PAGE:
Corona has long branded themselves as the ideal beach beer. So it only makes sense that they would embrace another notoriously beach-worthy product: weed. Needless to say, summer just leveled up.
Constellation Brands, Corona’s parent company, will soon be releasing marijuana-infused drinks, which they intend to roll out in countries that have federal approval for marijuana-based products. So far, things are looking good for Canada, where legal-weed legislation slated for 2018 will make it the second country in the world with fully-legalized recreational and medicinal marijuana. Constellation’s new weed-infused beverages will undoubtedly bolster the country’s bourgeoning marijuana-tourism industry, encouraging many to visit from states where weed is still prohibited, as well as international travelers who are sure to see the country as the new Amsterdam.
Constellation Brands is the first major beer company to join forces with the marijuana industry, a market that most beer retailers have come to see as new competition. They’re not wrong to think so, either:
According to the Cannabiz Consumer Group study, 27% of beer drinkers are purchasing (or would consider purchasing) marijuana instead of beer in states where it’s legal.
In order to stay competitive, Constellation signed a nearly $200 million check to acquire a 9.9 percent stake in Canopy Growth Corp, a Canadian marijuana industry giant that’s slated to officially become one of the world’s most prominent cannabis corporations once Canada rolls out its legal-weed legislation next year. Canopy Growth Corp is already available for public trading on the stock market under the name WEED.
“Our company’s success is the result of our focus on identifying early-stage consumer trends, and this is another step in that direction,” said Constellation’s CEO, Rob Sands, to the Chicago Tribune.
This deal will make Constellation the largest shareholder in Canopy Growth Corp, which is valued at around $2.5 billion CAD, and should only increase in value once marijuana goes officially legal in Canada.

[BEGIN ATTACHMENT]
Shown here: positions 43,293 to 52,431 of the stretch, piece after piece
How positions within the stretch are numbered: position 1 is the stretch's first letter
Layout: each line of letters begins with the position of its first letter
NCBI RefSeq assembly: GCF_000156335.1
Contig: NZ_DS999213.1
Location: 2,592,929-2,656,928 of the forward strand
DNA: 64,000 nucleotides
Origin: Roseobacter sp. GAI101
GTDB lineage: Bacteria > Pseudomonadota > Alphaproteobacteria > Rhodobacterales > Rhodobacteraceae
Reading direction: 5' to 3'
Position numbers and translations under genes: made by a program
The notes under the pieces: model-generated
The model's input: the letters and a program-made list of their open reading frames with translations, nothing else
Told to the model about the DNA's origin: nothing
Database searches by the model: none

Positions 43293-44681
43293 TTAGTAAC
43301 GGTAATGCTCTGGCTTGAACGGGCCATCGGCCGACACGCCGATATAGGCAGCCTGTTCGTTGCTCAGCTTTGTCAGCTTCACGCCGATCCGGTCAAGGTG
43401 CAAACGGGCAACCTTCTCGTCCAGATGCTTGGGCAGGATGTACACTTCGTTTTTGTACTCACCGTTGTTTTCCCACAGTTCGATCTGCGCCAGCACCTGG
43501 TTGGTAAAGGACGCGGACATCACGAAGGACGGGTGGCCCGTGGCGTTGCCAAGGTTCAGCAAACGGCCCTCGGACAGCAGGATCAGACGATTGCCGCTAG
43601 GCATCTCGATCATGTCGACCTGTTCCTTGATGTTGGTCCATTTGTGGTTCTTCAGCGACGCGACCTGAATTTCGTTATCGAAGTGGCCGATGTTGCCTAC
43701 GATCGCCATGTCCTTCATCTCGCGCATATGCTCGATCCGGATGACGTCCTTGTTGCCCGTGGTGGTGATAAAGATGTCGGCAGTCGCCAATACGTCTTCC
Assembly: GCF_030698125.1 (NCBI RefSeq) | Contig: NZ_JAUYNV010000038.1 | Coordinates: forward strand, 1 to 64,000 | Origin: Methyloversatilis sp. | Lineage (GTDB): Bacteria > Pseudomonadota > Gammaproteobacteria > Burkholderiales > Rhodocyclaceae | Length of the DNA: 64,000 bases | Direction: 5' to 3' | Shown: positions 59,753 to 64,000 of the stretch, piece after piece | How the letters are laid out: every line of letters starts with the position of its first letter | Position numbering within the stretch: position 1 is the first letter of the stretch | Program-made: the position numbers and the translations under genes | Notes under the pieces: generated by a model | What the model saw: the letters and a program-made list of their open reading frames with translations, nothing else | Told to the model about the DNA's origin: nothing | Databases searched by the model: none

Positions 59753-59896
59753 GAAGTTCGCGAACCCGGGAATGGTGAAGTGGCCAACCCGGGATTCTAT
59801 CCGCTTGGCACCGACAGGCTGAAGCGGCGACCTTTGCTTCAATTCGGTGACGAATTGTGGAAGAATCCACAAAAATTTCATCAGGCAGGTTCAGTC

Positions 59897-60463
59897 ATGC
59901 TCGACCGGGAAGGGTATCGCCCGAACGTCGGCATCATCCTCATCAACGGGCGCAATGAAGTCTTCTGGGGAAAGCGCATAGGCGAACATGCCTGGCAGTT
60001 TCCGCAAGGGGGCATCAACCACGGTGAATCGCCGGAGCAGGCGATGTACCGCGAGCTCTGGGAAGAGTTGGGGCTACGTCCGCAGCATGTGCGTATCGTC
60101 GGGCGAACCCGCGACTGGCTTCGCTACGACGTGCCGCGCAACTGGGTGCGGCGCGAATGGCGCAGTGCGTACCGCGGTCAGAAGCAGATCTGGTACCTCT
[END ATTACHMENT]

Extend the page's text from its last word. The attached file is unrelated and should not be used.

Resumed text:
Unfortunately, though, Bruce Linton, the CEO of Canopy Growth Corp., says that these weed-infused beverages will likely not include alcohol. “There’s no need to include alcohol, nor is there an intent to include alcohol in how we follow through with things,” Linton tells the Chicago Tribune.
Instead, it’s likely that consumers will simply be able to get “high” or reap the medicinal benefits of marijuana in the same way they might enjoy a beer: with a delicious beverage, rather than inhaling smoke. This might be a positive thing for adults who don’t drink alcohol, but use marijuana and don’t want to feel like the only person not sipping some sort of inebriating beverage at a party or bar.
Another possibility is that Constellation will simply use terpenes—fragrant oils found in cannabis that give the plant its intoxicating aroma—to flavour beer, without giving it any of the inebriating effects associated with marijuana.
Whatever ingredients the drinks combine, they’re certain to be a product unlike any others currently on the market.
Sands also hopes that by getting into the marijuana game early, he’ll be positioning Constellation to take advantage of a market that he expects will be legalized on the federal level in the United States (eventually.)
“We think that it’s highly likely, given what’s happened at the state level,” Sands told the Wall Street Journal.
Hopefully, Sands optimism is well founded. In the meantime, once the product is officially released, marijuana and beer enthusiasts alike will have to make a trip north of the border if they want to experience the world’s first mass-marketed—and long anticipated—beer-weed combination.